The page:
It's been a little over a year since I wrapped up my series of posts on my Zbukvic workshop last year. But surprise, surprise! Hiding in my computer were two extra demos. :) I asked JZ, and he was ok with me sharing them. This was the very first painting Joseph worked on with us, and looking at it now, I can see why- it's very straight forward, there's little in the way of negative painting, there's not too much wet into wet, and it's full of gentle glazes one on top of another, where Mr. Bead plays a critical role. It's a good place to start. So... lets dig in!
First, I really like that Joseph used these subpar printouts of his photos. They were small- about 4x6 or 5x7, and you can see where his printer was running out of ink. He doesn't care- this is just fuel for the creative fires. You can see how he erases detail in the distance to push it back, drops in some extra roofs for scale and interest in the midground, and puts some highlights and cows in the foreground, to bring that space forward, or how there's some sort of radio tower that he removes in the lefthand midground. The photo is just the photo. It's not the painting, and he makes it pretty clear from the get go that he doesn't have any reverence for it.
The sketch is rough- just circles for trees, with some back and forth lines to guide gradations of value as he lays in his washes. The only thing he's even remotely detailed about are the rooflines that he'll need to paint around negatively in the next step. It's also worth noting what he doesn't draw- cows. No cows!! And they're the subjects in his painting! All that will be done freehand and kept lively and fresh. :)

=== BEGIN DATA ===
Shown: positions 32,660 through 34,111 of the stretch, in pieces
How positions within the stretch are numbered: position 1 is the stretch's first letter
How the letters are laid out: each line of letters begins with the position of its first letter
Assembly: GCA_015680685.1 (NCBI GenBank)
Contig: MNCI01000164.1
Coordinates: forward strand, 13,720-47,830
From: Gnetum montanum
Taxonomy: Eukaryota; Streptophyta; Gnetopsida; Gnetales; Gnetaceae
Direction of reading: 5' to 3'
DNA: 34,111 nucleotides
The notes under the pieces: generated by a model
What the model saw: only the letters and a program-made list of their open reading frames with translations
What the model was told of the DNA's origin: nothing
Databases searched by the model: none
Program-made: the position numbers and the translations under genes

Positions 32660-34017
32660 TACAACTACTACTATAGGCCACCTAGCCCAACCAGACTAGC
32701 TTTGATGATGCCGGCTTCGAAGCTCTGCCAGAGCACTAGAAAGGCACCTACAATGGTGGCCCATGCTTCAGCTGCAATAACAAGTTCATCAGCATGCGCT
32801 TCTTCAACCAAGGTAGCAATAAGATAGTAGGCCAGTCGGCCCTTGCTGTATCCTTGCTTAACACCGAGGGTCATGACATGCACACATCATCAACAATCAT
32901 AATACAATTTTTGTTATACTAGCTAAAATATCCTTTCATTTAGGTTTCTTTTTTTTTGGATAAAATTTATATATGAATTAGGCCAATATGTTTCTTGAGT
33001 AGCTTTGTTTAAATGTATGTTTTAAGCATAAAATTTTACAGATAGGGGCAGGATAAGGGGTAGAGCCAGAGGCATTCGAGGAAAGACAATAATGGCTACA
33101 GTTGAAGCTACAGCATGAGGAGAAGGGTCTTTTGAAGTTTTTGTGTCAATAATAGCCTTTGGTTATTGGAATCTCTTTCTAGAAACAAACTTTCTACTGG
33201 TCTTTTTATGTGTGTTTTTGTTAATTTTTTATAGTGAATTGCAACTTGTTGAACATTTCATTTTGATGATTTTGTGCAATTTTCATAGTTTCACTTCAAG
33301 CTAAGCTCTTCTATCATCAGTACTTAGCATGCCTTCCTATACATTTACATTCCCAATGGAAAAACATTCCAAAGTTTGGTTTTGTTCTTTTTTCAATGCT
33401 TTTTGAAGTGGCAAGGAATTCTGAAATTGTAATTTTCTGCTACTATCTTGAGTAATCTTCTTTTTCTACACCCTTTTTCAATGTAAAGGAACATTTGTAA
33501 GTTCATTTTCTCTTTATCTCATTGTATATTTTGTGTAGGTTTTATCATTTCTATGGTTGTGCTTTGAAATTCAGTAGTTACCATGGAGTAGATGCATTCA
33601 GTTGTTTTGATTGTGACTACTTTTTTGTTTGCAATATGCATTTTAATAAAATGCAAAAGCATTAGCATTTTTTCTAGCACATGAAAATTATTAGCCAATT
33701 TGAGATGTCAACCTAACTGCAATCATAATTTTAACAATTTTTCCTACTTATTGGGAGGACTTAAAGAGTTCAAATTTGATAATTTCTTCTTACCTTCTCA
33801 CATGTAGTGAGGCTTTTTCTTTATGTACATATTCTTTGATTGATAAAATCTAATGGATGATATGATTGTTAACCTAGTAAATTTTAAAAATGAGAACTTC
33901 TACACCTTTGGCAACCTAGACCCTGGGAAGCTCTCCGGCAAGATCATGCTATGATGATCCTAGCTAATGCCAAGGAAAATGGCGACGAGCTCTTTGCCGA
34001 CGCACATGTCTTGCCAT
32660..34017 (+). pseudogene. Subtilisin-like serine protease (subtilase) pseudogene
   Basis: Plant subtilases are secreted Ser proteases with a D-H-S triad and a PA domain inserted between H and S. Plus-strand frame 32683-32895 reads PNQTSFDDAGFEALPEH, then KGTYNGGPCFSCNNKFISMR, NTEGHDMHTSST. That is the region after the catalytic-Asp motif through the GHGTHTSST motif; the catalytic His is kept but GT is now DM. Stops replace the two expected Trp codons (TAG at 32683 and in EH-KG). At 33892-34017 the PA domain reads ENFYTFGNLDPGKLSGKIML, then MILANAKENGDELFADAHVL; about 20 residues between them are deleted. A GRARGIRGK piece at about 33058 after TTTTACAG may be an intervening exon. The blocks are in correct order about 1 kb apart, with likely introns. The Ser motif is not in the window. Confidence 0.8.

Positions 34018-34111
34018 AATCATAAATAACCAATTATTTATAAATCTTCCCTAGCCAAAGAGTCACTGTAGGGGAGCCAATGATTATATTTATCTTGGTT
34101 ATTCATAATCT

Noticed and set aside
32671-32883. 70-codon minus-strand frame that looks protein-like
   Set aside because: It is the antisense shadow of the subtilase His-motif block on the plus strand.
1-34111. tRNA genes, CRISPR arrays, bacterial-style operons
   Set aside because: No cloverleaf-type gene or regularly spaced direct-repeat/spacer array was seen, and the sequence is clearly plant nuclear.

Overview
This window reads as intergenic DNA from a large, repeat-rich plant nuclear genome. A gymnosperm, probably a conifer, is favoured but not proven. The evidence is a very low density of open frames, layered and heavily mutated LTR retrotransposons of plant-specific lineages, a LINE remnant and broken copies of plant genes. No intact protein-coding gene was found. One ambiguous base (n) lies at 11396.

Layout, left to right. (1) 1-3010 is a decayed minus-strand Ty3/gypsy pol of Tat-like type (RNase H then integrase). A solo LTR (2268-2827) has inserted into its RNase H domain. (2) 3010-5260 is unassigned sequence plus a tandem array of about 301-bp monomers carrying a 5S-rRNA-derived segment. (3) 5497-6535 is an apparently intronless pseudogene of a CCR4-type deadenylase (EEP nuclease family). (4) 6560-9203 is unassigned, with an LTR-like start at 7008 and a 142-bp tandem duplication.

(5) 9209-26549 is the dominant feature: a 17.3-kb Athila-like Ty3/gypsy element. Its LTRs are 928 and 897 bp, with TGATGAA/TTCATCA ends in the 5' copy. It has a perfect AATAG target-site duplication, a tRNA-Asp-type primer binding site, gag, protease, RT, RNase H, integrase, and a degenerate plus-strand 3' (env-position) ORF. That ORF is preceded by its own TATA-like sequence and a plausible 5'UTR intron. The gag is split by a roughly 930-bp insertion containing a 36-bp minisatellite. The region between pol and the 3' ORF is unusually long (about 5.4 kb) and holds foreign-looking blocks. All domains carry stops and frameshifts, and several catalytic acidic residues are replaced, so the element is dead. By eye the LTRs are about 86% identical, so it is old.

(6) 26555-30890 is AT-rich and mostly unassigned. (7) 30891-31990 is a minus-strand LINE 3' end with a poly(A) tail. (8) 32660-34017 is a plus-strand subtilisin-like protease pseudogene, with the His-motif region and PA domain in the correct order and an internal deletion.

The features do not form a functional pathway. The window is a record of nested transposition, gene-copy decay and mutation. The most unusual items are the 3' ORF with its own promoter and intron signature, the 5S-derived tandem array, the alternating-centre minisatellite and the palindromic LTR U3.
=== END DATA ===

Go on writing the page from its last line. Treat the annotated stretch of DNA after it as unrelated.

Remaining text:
Down goes the initial wash. The board is tilted. Super pale in the distance, with Mr. Bead there to guide us in our endeavors. No going back in and mucking things up! Just lay it down and let it be! But it's also wet enough to collect a bead at the bottom. Easily the biggest mistake I see people make when doing washes is just not using enough water. Better to have an occasional drip fall (and it really is pretty dang rare), than to have chunky washes full of brush strokes, just because the brush wasn't full of enough water.
Here you can see how he's cut around the houses for later highlights. Check out all that banding and whatnot in the midground. JZ doesn't care- he'll use it later on, or it'll just get covered by other bits and pieces. Other people sometimes freak out over these things early on, but it's really not that critical if you drop your second wash in correctly.
It is worth saying that the foreground is where he gets sneaky and is doing some tough stuff. He actually goes back in and recharges the area after he's done the first glaze. Timing is really critical!!! The first wash has to dry a bit, but not actually be dry, and then you drop in the new brushstrokes of thick color. It'll bleed a bit and it streaks downwards into the other colors, because the area is still gentle moist. You can see he's dropped the green in, and has a rich purple at the bottom. When you get the next photo you'll begin to see the magic it does as it dries!!
Man, I just love love love that foreground grassy meadow. Ugh!!!! That bastard. LOL! :DHe makes it look easy, but it is anything but. I've tried it many times- truly many times, and I still can only get it right every once in a while. Joseph was very big on letting watercolors paint itself, and that's good to take to heart. There's a lot of stuff you can do with your brush, but a lot of the magic really happens when you start up a process and then ride it like a wave.